Public health agency warns of fall COVID resurgence if delta variant becomes dominant strain

The Public Health Agency of Canada (PHAC) is warning that if the delta variant becomes the dominant strain of COVID-19 in Canada, it could lead to a larger than expected resurgence in case numbers this fall.

Chief Public Health Officer Dr. Theresa Tam said such a resurgence could be kept in check if personal protective measures remain in place until the country achieves a higher level of vaccination coverage.

“With the delta variant, I think our bottom line is to get as high as possible, as much as we can get past that 75 per cent goal post for both first and second doses,” Tam said.

Just as Tam was warning of a possible resurgence of COVID-19 cases, PHAC released new guidance Friday on what fully vaccinated people can do now that they have built up more immunity.

While other national public health agencies have offered directions for those with two doses, PHAC has said little about what is permissible for people who have finished the vaccine regimen.

Tam offered some high-level suggestions about what’s safe Friday — those with a double dose of a COVID-19 vaccine can hug another person who’s had two shots, for example — but she said it ultimately will be up to local public health officials to tell Canadians what they can do once they’ve completed the vaccine regimen.

Health officials have said that 75 per cent of all Canadians must be fully vaccinated before indoor protective measures can be fully lifted.

But if the delta variant becomes the dominant strain in Canada, Tam said, 80 per cent of the population will have to be fully vaccinated before those measures are lifted in order to avoid a fall resurgence.

The delta variant is extremely contagious and has triggered a caseload resurgence in other countries such as the U.K., where reopening plans were recently delayed by four weeks.

Britain’s Prime Minister Boris Johnson gives an update on the COVID-19 pandemic during a virtual press conference inside the Downing Street Briefing Room in central London on June 14, 2021. (Jonathan Buckmaster/AFP/Getty Images)

Dr. Tam said that an increased uptake among younger adults is key to help avoiding a resurgence.

She said Canadians under 40 are the only ones who haven’t hit the 75 per cent mark on first doses, but she expects that to increase.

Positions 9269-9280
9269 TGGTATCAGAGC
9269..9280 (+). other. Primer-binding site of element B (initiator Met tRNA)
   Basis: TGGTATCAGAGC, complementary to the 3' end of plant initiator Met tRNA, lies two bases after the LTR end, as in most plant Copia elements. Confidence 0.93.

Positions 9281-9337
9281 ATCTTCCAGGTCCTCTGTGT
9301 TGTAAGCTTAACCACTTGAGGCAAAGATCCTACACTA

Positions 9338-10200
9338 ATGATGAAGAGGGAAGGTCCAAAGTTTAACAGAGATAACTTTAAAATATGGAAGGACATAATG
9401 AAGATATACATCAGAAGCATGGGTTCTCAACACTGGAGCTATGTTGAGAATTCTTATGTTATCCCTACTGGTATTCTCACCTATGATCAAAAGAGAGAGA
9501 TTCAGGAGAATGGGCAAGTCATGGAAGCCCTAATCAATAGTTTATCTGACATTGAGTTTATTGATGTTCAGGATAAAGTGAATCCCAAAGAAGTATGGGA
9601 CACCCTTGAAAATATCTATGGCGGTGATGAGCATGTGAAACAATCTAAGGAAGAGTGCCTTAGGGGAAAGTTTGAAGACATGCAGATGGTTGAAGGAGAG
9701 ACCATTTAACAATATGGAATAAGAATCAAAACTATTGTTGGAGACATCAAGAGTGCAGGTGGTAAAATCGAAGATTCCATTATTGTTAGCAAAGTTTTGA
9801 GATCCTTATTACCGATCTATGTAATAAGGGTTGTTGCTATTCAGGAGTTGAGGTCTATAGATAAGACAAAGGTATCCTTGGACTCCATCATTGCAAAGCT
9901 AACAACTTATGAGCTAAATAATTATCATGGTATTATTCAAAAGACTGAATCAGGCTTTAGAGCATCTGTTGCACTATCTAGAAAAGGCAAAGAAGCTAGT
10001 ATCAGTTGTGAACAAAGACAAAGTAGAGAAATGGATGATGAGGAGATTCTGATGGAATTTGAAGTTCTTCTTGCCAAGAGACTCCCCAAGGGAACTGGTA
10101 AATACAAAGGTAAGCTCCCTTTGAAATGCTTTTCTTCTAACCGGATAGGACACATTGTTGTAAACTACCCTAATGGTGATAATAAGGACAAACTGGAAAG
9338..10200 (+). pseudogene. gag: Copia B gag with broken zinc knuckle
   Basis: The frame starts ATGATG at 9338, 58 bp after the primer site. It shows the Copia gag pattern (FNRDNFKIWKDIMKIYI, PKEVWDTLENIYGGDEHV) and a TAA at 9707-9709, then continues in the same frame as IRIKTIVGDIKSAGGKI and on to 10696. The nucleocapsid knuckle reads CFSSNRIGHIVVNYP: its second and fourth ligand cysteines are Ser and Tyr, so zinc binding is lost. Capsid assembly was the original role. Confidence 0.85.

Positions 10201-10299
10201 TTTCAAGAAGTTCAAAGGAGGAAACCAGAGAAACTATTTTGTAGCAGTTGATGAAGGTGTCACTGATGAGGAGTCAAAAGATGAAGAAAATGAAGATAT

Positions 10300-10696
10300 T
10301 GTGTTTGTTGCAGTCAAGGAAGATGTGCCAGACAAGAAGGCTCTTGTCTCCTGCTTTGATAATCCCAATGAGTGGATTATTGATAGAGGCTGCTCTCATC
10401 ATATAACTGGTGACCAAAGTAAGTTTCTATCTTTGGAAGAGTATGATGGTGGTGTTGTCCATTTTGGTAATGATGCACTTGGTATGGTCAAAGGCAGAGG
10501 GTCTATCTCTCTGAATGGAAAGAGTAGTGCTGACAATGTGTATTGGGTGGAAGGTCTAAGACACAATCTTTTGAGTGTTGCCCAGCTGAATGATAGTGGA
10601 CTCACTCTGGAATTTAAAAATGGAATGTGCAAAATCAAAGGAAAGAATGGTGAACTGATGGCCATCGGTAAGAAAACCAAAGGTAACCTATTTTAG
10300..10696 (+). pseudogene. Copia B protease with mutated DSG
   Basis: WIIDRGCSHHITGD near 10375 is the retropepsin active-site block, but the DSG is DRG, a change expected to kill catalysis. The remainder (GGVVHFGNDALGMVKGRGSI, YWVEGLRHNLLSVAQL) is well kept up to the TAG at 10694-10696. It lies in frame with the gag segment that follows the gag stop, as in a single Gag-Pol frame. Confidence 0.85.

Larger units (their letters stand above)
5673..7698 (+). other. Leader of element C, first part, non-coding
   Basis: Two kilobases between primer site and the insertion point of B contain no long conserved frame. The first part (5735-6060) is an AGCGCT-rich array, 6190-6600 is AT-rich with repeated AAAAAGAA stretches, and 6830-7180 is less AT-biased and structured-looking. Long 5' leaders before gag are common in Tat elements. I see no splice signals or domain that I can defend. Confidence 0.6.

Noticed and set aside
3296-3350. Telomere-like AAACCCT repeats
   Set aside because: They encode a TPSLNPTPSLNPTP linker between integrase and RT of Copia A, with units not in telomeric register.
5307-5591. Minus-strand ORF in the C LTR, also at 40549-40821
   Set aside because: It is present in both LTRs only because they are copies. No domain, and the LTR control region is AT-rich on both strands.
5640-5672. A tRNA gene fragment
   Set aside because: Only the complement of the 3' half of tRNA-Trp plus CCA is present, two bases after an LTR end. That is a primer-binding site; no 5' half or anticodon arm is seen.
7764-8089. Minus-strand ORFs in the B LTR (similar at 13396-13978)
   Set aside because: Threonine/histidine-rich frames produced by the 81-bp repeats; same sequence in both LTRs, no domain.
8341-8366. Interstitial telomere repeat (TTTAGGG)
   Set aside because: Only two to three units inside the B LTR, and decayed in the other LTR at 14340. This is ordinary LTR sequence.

“I think partly it’s just a matter of time and I want to see us going past the 75 per cent mark and shoot for as close to 100 per cent as possible,” she said.

WATCH: Chief public health officer says young adults are “the highest transmitters” of COVID-19:

Dr. Theresa Tam says second doses of COVID-19 vaccines are critical to protecting Canadians from the delta variant. 1:22

Prairie provinces behind on first doses

One thing that could factor into a possible resurgence is how provinces approach their reopening plans.

“What I’m watching for is what happens when each of the individual provinces reopens and that will tell us if we might get some sort of resurgence,” Dr. Tam said.

“If vaccination rates go up as high as possible, I think all of that can be manageable.”

As it stands, only four provinces have reached the 80 per cent threshold on first doses, while a majority have reached the 75 per cent mark, according to PHAC.

Manitoba, Saskatchewan and Alberta are the only provinces that have not yet hit 75 per cent on first doses. Saskatchewan is the furthest behind; there, only 69 per cent of the population has received one dose.

WATCH: Tam outlines guidance for fully vaccinated people in social settings:

Canada’s Chief Public Health Officer Dr. Theresa Tam describes some of the new pandemic guidelines for people in social settings. She said Canadians should still check with local health authorities for the latest on pandemic measures and restrictions. 1:41

Agency issues guidance for social settings

PHAC also released a chart with recommendations outlining how people should approach various social situations, depending on their vaccination status.

For example, PHAC says that those who are fully vaccinated don’t need to wear masks or physically distance while indoors with a small group of other fully vaccinated individuals — and could have small dinner parties, gather around the living room TV to watch a sporting event and even share a hug, all without wearing a mask.

PHAC says that those who have received just one dose can consider removing their masks while indoors with small groups of fully vaccinated individuals — provided no one in those groups is an at-risk individual.

The agency says Canadians should still wear masks and maintain physical distance while indoors with partially vaccinated individuals. It says that fully vaccinated individuals who are at risk of severe health outcomes should consider masking up while indoors with people who are not fully vaccinated.

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